Thursday, 30 April 2015

We Have Been Here Before: Racism and Baltimore

There is violence in the city of Baltimore. There has been violence for quite some time now.

I do not refer to black people protesting. I refer to that which they protest: racist police violence, racist corporate policies which left them unemployed and others which have left them homeless, racist housing policies which have ghettoised them, racist economic policies which have impoverished them, racist political policies which have effectively stripped them of a meaningful vote, etc.

 Emile Badger covered the history of the racist disenfranchisement of black people in Baltimore, a pattern which, as the author pointed out, was repeated in other major American cities.
The long, painful and repetitive history of how Baltimore became Baltimore
Emile Badger, Washington Post
29 April 2015

Just a few years ago, Wells Fargo agreed to pay millions of dollars to Baltimore and its residents to settle a landmark lawsuit brought by the city claiming the bank unfairly steered minorities who wanted to own homes into subprime mortgages. Before that, there was the crack epidemic of the 1990s and the rise of mass incarceration and the decline of good industrial jobs in the 1980s.

And before that? From 1951 to 1971, 80 to 90 percent of the 25,000 families displaced in Baltimore to build new highways, schools and housing projects were black. Their neighborhoods, already disinvested and deemed dispensable, were sliced into pieces, the parks where their children played bulldozed.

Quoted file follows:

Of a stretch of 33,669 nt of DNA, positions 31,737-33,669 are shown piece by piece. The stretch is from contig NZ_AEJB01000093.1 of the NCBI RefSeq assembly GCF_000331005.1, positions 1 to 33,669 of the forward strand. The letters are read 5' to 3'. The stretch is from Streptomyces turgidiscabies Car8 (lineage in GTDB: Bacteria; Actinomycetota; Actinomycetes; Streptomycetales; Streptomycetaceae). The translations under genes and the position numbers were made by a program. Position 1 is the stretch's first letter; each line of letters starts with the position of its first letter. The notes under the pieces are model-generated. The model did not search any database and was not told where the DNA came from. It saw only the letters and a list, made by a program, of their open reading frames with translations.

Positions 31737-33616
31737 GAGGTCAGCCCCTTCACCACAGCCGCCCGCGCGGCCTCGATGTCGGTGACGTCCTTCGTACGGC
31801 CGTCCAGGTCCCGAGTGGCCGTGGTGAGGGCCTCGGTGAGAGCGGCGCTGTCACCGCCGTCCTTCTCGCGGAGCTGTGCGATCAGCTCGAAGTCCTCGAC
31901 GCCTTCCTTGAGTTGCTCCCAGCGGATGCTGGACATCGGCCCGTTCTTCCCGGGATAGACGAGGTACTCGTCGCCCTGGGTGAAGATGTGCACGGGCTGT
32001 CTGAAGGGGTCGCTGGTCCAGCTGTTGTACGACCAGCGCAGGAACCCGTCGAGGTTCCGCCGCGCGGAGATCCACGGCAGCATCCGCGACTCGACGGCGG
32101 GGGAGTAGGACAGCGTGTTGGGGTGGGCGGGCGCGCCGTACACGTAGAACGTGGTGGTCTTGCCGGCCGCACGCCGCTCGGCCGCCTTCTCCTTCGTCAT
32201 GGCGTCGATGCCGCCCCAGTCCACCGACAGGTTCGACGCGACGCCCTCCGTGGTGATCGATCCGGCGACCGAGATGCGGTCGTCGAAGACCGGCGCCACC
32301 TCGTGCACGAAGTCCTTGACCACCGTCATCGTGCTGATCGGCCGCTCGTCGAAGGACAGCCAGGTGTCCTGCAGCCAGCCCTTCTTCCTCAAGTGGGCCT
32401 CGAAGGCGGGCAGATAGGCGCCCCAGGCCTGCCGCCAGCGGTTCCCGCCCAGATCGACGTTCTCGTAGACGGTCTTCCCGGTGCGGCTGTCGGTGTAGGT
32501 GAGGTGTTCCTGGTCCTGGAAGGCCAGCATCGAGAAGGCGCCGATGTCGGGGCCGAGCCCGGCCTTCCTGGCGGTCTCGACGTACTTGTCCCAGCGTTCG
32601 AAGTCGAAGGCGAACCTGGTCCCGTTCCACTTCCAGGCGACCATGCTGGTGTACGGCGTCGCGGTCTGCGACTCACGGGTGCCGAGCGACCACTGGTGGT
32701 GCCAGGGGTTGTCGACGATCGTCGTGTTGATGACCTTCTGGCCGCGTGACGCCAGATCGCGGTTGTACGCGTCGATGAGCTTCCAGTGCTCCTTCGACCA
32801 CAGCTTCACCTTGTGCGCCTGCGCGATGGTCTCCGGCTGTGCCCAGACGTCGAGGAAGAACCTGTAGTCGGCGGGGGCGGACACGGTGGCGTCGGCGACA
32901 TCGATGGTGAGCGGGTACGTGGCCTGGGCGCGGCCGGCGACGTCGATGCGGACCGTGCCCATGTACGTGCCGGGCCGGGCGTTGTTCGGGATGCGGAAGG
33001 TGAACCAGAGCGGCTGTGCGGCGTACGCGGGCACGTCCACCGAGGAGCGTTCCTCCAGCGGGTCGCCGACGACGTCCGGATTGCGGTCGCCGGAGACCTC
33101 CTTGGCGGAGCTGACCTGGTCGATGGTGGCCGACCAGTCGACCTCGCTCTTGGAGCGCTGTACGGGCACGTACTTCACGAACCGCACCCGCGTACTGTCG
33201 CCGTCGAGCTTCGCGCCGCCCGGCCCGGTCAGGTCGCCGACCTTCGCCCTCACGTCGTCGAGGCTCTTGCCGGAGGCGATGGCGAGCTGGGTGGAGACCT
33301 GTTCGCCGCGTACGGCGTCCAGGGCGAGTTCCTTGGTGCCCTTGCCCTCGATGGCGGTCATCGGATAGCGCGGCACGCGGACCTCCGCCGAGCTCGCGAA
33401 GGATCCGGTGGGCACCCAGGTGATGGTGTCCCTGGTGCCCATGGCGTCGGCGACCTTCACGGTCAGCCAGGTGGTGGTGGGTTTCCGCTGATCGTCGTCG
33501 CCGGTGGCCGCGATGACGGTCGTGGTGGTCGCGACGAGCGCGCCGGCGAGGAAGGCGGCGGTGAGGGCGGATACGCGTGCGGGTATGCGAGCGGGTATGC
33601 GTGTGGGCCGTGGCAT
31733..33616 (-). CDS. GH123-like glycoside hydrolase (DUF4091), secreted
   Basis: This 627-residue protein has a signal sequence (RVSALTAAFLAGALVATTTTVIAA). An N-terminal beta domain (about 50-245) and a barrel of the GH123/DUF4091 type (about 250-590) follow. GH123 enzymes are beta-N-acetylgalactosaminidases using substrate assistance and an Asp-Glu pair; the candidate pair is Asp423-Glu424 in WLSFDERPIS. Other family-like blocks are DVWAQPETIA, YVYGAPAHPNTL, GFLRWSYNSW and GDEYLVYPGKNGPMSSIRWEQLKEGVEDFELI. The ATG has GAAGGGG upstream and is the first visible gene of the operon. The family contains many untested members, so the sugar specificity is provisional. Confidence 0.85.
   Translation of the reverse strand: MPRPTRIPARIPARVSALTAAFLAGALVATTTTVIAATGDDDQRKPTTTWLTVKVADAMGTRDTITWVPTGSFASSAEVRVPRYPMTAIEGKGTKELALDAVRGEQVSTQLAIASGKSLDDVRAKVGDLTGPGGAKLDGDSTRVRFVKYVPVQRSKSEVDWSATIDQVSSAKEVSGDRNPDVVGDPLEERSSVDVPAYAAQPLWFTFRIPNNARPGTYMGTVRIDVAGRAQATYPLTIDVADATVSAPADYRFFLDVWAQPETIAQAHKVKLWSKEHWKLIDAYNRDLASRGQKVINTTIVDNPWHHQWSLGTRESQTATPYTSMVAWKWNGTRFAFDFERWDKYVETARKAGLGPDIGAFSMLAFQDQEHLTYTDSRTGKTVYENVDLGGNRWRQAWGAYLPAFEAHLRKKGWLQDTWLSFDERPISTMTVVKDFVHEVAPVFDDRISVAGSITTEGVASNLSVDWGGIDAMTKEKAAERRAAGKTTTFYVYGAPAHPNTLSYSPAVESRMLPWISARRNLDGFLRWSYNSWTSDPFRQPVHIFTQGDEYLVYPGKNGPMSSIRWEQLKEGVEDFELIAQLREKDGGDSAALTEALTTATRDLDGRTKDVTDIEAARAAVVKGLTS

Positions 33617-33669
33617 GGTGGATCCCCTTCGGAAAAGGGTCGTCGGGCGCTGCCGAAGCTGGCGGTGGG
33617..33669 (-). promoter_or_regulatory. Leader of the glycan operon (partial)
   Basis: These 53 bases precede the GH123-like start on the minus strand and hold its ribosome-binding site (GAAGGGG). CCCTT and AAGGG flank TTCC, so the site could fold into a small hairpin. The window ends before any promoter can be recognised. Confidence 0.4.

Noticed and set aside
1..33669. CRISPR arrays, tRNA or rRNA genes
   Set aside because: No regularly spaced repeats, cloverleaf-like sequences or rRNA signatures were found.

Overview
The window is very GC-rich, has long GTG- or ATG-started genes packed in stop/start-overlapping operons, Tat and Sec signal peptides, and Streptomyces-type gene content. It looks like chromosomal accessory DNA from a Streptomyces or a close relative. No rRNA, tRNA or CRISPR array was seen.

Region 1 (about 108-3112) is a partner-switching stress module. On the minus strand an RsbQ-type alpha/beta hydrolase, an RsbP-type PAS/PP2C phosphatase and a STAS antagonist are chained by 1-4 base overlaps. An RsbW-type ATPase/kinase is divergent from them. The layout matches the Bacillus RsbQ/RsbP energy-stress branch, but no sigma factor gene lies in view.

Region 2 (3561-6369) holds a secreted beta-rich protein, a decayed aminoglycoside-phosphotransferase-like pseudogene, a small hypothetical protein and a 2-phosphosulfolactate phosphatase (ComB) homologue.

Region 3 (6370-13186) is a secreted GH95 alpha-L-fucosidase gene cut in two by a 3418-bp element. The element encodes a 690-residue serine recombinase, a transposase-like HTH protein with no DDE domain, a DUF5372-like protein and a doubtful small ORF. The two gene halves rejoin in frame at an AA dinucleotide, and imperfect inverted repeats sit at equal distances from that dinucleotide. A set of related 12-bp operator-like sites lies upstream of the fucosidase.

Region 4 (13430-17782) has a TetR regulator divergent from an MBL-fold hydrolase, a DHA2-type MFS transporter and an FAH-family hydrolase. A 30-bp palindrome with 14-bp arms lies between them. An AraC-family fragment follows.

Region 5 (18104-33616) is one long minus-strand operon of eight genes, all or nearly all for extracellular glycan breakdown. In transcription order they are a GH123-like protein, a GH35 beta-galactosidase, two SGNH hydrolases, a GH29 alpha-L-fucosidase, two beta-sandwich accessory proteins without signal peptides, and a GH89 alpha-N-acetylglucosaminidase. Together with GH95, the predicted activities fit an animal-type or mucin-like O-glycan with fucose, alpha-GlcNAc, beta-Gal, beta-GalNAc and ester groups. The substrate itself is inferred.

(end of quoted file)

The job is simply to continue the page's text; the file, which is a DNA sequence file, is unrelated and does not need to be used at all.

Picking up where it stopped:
And before that — now if we go way back — there was redlining, the earlier corollary to subprime lending in which banks refused to lend at all in neighborhoods that federally backed officials had identified as having "undesirable racial concentrations."

Researchers at Virginia Commonwealth University's Center on Society and Health have found that Baltimore neighborhoods that were redlined in the 1930s still have lower rates of homeownership and college attainment and higher rates of poverty and segregation today — as well as worse health outcomes.
An article at TheRoot covers the way that all of this systemic racism converged in Baltimore.
Angry About the Riots? Then Be Angry About the State-Sanctioned Killing That Caused Them
Kirsten West Savali, TheRoot
29 April 2015
Baltimore Mayor Stephanie Rawlings-Blake, whose tenure includes the controversial closing of neighborhood recreational centers and the pending closure of beloved schools, also called some of the protesters thugs and tweeted, “We will not let these deplorable and cowardly acts of violence ruin #OurCity.” She has had very little to say about the deplorable and cowardly acts that left Freddie Gray dead or about the viciousness of the Baltimore Police Department at large.

This is systemic racism at work. It doesn’t matter that there’s a black president, a black attorney general, a black police commissioner or a black mayor. Black youths expressing pain and rage, fear and disbelief, are characterized as criminals, and the cops who left Freddie Gray nearly decapitated are on taxpayer-paid vacations.
After decades of this violence, after the prominent murder of yet another black man at the hands of cops, and in the wake of strategically racist police maneuvers aimed at artificially aggregating and isolating black youth in the middle of the city, black people finally erupted into protest. Regarding my claim that black youth were intentionally gathered in Baltimore, Mother Jones has covered the buildup very well.